Some scripts are read right-to-left rather than the Western left-to-right.

I’m assuming they’re written the same way. In which case, are right-handers in those cultures seen as the exception in the way left-handers have been in Western cultures?

I doubt it. Lefthandedness has pretty much the same percentage of population worldwide. And I don’t think reading right-to-left has any harder to learn than reading left-to-right.

But which way is easier to write depends on your handedness. Lefties writing in English or other left-to-right languages tend to smudge their writing.

As someone who writes right handed, and knows how to write scripts which go left to right and right to left… there is no difference in ease or risk and incidence of smudging.

I will say, this does not mean that you don’t develop differences. Born in 1984, I was of the last generation where penmanship was emphasized, my English writing was and does look like an ECG during a particularly bad heart attack. I got awards for my Urdu writing.

Some people were the opposite.

Arabis is written from right to left. But in Arab culture there are very strong proscriptions against doing certain things with the right or left hand, at which left-handed people are at a significant social disadvantage. Which I always thought was a bit of a dichotomy.

Have you ever written right to left? There is no real difficulty or difference.

A slightly greater tendency to smudging may well have been an issue in the days of liquid ink and quill or nib pens. It certainly was for left-handed English writers back in the day.

With modern tools, as the esteemed **AK84 **says, not so much.

In the US at least, lefties tend to hold their pen/pencil in a very different way from righties. It’s not a simple mirror image of typical right-handed practice. I’ve never seen someone writing a RTL script. Which ignorance of mine raises a question:

When people are writing a RTL script, do lefties & righties hold the pen/pencil differently from each other? Or differently from how they would hold it for writing an LTR script?

Perhaps not in your experience, but there certainly was in mine. A left-hander writing left-to-right can easily smudge what he has written where a right-hander writing the same thing won’t. There are several factors involved, including the material being written on (paper, blackboard, etc.), the substance used for writing (ink, chalk, etc.), and the position of the writing hand. A common image in years past was the left-hander cocking his hand at an unnatural angle so as to not smudge what he wrote.

The rise in popularity of ballpoint pens with their quick-drying smudge-resistant inks made such smudging much less likely, to where nowadays it’s not something most people even know about. Up until the 1960’s in the U.S., however, it was definitely a concern for left-handers.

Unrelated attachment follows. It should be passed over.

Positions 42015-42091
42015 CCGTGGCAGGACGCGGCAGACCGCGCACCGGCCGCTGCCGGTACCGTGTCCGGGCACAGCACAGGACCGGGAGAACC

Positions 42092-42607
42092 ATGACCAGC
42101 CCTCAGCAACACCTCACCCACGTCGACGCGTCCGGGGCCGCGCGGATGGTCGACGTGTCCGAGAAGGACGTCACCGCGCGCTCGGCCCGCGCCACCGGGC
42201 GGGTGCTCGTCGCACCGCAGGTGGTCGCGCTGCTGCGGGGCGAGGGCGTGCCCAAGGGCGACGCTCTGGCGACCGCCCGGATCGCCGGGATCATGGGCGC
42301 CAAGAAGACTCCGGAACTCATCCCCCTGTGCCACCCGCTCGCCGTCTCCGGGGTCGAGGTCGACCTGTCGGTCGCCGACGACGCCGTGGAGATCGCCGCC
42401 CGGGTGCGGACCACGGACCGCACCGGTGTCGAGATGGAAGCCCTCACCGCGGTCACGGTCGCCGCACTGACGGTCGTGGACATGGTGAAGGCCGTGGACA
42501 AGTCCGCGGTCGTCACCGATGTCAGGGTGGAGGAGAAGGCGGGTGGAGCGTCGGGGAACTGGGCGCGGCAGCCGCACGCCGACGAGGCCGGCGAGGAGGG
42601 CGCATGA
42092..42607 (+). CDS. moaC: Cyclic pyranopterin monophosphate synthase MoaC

Remember erasable pens in the 1980s? They smudged incredibly easily and were virtually unusable to this left-hander.

I’m a lefty and have often watched other lefthanded people write. I’ve observed that we don’t all do it the same way. I mean we have a less uniform approach to it than right-handed people do, generally speaking.

I’ve seen some lefthanded people write with their forearm and hand curled around so that they’re sort of dragging the pen behind them with their arm arched over the top of where they’re writing.

Some lefties turn the sheet so that they’re practically writing “downhill” instead of left to right.

I’ve seen some lefties hold the pen so the point is trailing behind their hand and the pen is slanted from right top to left bottom, nearly lying flat on the paper.

Me, I hold the pen very very close to the writing tip and only the bottom joints of my fingers move as I write; my hand doesn’t pass over the stuff I’ve written (try it, you’ll see what I mean), so it doesn’t smudge.

No one taught me how to write specifically as a lefthanded person and I suspect the wide variation may be because no one taught the others either and we just figured out stuff on our own.

Left-handed writer here. I don’t smudge but I write like a mirror image of a right-handed person and the angle of the pen to the paper is different. (Some lefties use the hook-around, which just about guarantees smudging.) Sometimes you are kind of pushing the pen into the paper rather than pulling it along. This isn’t a dramatic disadvantage except for calligraphy, where pen angle becomes critical. I have tried left-handed calligraphy nibs and it still puts the wrist into an awkward position.

As to the OP, there has been speculation that left-to-right societies may have at one time been predominantly left-handed (they’re not today). I have a vague memory of reading studies that have debunked this but I’m afraid I’m not ready with a cite.

I wonder what that says about the ancient Greeks who wrote in an boustrophedon style – alternating lines of left to right and right to left.

I had been told that cultures that wrote right to left developed writing when it was done with a hammer and chisel onto stone, where going from right to left would be easier for a right handed (dexter) person. I am not sure if this is true or if it is just BS. I am fairly confident that left handed (sinister) people have always been a minority.

Yes, the Phonecian script was RtoL, which evolved in to the Greak script used for inscriptions, LR-RL, which eveolved into the Greak script used for handwriting LtoR